RBZ bars short-term paper

Godfrey Marawanyika

THE Reserve Bank of Zimbabwe (RBZ) has with immediate effect barred the issuing of short-term paper to the financial markets but has not offered an explanation for its decision.


The move to bar short-term paper was announced by Hazvinandaa Saburi, the central bank’s acting division chief for financial markets.


Saburi made the announcement on Wednesday after a meeting with the country’s treasury managers from various financial institutions.


Before the decision, the market was distributing short-term paper which ranged from 7-14 days and attracted an average of at least 50% interest, the 30-day paper an average of 55%, whilst the 60-day paper attracted 60%. The 90-day paper attracted 75% interest.


The decision to bar the issuing of short-term paper means the central bank will now be issuing treasury bills only.


Treasury bills are long-term paper which normally come either as 91-day, 181-day, 365-day or 728 days.


TBs are issued by the central bank on behalf of the government to raise money.


If an institution breaches the new requirement it will be forced to buy a two-year paper which attracts a 17% penal rate.


Saburi had by the time of going to press not responded to written questions to his office about the decision.


By yesterday, the market was still digesting the likely impact of the central bank’s decision.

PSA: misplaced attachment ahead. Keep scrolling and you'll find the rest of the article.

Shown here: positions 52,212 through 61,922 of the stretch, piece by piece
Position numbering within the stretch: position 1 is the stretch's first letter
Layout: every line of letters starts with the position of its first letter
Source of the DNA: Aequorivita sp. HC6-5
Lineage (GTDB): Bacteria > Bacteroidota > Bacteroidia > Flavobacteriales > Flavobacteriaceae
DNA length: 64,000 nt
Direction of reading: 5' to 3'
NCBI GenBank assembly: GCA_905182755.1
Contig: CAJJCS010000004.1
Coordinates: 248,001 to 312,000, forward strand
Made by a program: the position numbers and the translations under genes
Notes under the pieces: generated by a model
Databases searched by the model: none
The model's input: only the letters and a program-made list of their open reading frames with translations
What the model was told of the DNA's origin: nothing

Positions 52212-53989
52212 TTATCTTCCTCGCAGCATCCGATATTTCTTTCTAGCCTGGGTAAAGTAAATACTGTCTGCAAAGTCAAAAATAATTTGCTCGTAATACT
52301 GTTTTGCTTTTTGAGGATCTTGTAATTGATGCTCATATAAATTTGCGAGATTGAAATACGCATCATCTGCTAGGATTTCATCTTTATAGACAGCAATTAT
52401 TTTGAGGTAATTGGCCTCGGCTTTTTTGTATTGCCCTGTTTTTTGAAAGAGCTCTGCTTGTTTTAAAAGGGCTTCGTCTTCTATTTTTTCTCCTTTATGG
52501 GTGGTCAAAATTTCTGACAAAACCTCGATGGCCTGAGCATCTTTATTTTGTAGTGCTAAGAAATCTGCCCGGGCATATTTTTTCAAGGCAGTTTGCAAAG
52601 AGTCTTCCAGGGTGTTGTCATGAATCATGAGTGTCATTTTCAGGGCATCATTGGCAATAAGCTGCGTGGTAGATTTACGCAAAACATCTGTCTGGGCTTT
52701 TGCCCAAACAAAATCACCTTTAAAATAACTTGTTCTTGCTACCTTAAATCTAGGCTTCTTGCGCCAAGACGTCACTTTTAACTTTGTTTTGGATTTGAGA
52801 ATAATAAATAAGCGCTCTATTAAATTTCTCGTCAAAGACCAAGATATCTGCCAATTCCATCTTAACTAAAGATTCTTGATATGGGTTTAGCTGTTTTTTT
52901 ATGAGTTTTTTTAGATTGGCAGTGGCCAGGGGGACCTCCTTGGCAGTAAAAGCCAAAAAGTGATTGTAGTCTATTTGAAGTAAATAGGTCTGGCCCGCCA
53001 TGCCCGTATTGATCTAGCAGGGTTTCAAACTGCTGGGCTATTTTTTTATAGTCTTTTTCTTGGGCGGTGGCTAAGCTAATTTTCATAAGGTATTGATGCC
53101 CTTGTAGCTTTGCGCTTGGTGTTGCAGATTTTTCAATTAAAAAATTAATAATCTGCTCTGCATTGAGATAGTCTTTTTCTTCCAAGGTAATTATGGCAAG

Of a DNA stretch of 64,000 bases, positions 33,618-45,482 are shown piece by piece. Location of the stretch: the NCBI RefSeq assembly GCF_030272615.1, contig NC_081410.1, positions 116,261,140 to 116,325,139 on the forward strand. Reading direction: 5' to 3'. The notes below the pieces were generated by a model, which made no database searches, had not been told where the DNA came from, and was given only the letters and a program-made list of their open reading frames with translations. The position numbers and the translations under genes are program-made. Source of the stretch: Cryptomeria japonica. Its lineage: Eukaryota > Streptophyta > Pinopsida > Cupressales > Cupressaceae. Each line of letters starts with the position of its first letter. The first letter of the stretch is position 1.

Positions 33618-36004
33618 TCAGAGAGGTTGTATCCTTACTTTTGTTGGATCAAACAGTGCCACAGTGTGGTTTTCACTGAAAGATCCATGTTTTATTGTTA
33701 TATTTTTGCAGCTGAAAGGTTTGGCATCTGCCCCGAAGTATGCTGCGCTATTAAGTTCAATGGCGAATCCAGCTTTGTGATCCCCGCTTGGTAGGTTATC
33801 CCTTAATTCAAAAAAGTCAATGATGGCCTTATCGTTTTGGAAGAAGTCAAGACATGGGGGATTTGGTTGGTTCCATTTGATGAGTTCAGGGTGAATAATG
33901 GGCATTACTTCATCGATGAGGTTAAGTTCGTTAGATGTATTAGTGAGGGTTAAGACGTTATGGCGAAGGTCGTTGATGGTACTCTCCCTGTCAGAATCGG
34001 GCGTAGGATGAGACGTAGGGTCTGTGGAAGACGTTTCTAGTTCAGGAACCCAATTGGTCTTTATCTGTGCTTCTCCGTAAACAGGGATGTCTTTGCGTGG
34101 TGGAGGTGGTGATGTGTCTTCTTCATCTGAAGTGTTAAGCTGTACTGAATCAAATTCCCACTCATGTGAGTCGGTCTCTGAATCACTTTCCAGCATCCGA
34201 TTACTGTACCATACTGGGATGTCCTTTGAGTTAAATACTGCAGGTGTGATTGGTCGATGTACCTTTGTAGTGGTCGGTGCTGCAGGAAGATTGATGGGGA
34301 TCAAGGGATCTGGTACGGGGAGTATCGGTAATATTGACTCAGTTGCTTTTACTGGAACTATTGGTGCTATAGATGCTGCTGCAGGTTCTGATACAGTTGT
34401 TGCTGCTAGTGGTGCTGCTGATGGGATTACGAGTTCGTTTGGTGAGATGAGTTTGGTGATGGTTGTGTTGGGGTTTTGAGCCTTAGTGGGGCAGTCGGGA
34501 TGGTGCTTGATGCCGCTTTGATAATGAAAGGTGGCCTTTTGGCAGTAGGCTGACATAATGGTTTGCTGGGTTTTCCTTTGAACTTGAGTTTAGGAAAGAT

Analysts said the decision was caused by the failure of the market to respond to the central bank’s issue of long-term paper which resulted in a number of TBs being rejected.


They said the latest decision could backfire by causing serious liquidity problems in the financial market.


Earlier this year the central bank tightened regulations for firms that wish to take their investments out of the country by extending the remittance period from 72 months to 20 years. This applies to companies that are in the process of winding down their operations.


Under the system, capital appreciation is remitted through 4%, six-year government bonds.


“Accelerated remittance is possible where there is localisation (15%) (sic), discount (75%) to the company’s net asset value and dividend savings,” the RBZ said.


“Where the above is not met, the remittances will be made through the 4%, 20-year government external bonds.”


The central bank yesterday again summoned the treasury managers to explain how an auction bond would work.